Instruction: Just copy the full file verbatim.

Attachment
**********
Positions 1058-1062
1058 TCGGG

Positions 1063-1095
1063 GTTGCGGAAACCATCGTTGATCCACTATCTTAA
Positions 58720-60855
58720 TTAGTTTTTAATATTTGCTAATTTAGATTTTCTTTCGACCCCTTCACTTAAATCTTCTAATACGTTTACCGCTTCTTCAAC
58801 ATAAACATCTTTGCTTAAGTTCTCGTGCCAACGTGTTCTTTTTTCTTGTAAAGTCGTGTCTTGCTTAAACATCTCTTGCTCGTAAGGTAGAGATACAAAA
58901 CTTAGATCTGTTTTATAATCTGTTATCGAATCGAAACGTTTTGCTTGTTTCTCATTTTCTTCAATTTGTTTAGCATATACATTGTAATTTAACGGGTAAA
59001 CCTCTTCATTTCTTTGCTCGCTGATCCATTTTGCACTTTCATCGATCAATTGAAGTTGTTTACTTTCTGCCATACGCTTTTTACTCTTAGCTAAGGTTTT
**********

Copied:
Positions 1058-1062
1058 TCGGG

Positions 1063-1095
1063 GTTGCGGAAACCATCGTTGATCCACTATCTTAA
Positions 58720-60855
58720 TTAGTTTTTAATATTTGCTAATTTAGATTTTCTTTCGACCCCTTCACTTAAATCTTCTAATACGTTTACCGCTTCTTCAAC
58801 ATAAACATCTTTGCTTAAGTTCTCGTGCCAACGTGTTCTTTTTTCTTGTAAAGTCGTGTCTTGCTTAAACATCTCTTGCTCGTAAGGTAGAGATACAAAA
58901 CTTAGATCTGTTTTATAATCTGTTATCGAATCGAAACGTTTTGCTTGTTTCTCATTTTCTTCAATTTGTTTAGCATATACATTGTAATTTAACGGGTAAA
59001 CCTCTTCATTTCTTTGCTCGCTGATCCATTTTGCACTTTCATCGATCAATTGAAGTTGTTTACTTTCTGCCATACGCTTTTTACTCTTAGCTAAGGTTTT